Some people choose to fish from shore because they have no boat. Others choose to fish from shore, because they suffer from seasickness or have time constraints that prohibit them from taking the time to get out on the water, and they still want to put a line in the water and see what will bite.
No matter your reasons, if you have decided to give shore fishing from the beach a try, there are certain beach fishing strategies for stimulating shore strikes that you can take that will allow you to maximize the experience you have while surf fishing.
Whether you don’t have access to a boat for fishing on the water, or whether you just prefer to fish from shore, if you take the time to do your homework and familiarize yourself with some helpful tips and techniques, you will find surf fishing to be as rewarding as fishing from a boat.
Some fish that can commonly be caught by surf anglers are trout, bluefish, bass, mackerel and flounder. Anglers of all experience and skills levels can easily enjoy fishing from the shore. The very best time to go surf fishing is during the spring and fall months of the year. Summertime is also a good time to surf fish, but the fact that there are so many people present usually makes it a little more difficult than surf fishing during the spring and fall of the year.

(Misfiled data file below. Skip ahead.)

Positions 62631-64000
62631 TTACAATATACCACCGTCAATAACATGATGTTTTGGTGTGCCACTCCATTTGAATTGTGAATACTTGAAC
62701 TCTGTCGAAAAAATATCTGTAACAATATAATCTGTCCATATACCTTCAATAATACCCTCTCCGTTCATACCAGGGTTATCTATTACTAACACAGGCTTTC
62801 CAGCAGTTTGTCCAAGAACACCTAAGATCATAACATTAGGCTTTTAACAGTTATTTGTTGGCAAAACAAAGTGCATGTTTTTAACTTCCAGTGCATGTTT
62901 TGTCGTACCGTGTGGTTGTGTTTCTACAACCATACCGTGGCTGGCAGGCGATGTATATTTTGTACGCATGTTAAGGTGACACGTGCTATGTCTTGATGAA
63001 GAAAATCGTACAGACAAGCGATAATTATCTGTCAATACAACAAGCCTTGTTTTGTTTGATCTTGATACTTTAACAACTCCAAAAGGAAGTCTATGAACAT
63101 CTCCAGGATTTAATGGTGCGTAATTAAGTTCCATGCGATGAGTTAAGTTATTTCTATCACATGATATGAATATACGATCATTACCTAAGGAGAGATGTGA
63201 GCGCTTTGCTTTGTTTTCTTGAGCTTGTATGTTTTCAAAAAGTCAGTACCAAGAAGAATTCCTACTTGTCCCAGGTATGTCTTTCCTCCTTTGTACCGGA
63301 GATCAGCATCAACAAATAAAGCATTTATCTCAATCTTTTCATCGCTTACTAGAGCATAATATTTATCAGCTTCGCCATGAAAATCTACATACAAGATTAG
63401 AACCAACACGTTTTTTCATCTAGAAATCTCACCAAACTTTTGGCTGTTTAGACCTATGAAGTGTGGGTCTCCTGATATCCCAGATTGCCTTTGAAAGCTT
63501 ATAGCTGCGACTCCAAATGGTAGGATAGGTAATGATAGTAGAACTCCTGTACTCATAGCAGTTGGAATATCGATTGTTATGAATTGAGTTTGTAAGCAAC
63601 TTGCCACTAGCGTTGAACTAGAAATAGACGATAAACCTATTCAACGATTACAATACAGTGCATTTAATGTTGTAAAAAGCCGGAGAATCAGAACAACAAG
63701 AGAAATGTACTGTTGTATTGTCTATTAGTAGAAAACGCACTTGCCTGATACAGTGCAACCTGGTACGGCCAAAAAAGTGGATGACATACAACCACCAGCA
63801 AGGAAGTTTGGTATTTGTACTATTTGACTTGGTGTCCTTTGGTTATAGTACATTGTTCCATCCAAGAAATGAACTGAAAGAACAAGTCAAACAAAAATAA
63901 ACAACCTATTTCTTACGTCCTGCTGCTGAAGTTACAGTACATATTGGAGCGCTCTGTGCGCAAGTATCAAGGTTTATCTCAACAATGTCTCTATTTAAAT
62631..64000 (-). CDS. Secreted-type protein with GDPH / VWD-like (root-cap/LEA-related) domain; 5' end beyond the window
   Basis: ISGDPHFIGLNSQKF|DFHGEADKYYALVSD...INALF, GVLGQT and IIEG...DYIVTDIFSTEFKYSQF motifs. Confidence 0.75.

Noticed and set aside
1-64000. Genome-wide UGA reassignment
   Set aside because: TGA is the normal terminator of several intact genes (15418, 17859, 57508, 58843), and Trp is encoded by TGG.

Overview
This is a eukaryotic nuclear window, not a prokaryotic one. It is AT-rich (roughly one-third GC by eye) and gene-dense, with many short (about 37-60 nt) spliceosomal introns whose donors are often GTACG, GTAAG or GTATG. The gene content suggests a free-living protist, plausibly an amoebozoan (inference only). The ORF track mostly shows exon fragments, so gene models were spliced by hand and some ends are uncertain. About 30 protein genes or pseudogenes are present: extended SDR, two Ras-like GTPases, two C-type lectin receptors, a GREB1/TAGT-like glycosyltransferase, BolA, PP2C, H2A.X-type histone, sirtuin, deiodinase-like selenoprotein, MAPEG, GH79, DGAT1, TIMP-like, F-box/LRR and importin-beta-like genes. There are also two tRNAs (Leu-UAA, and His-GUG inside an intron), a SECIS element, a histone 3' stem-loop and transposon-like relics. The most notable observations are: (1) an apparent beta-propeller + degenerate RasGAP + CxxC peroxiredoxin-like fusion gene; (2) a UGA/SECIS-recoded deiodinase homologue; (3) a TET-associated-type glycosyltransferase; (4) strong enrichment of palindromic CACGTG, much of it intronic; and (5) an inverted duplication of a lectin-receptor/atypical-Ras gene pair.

Not only are there more anglers on the water vying for the fish that are present, the noise and vibrations from running feet will likely make the fish more skittish even if they do not scare them away completely.
Now, to make the most of your shore fishing experience with a few tips and techniques. Begin by fishing close to the shore. Casting too far out will put you past your target fish. Cast parallel to the sand. For best results, fish early in the morning or late in the evening, during the half tide. If you still find yourself having problems catching fish, try fishing along the break of the waves, because sometimes the fish really will bite there.
Where you find birds, you will generally find baitfish, and where you find bait fish, you will be find other, bigger, fish, so concentrate on areas where there are birds and baitfish present, and then focus on areas where there are plentiful hiding places such as holes, rocks, or reefs. Other good areas on which to focus are channels and inlets, but the best time to fish inlets and channels is on the outgoing tide. This works especially well, because the tide carries your bait out in a very natural way, and fish will take it quickly in such circumstances. Look for swirls on the surface, and it is a good sign there are fish feeding in the area, and you will be able to find bigger fish.
When you find sure signs that the fish are feeding, try on a small artificial lure like a 3 ounce Hopkins Shorty jig on a light weight, fairly short rod, using ten pound test line. Try to stay away from heavy wire as leaders, opting for shorter twenty pound monofilament to get more bites.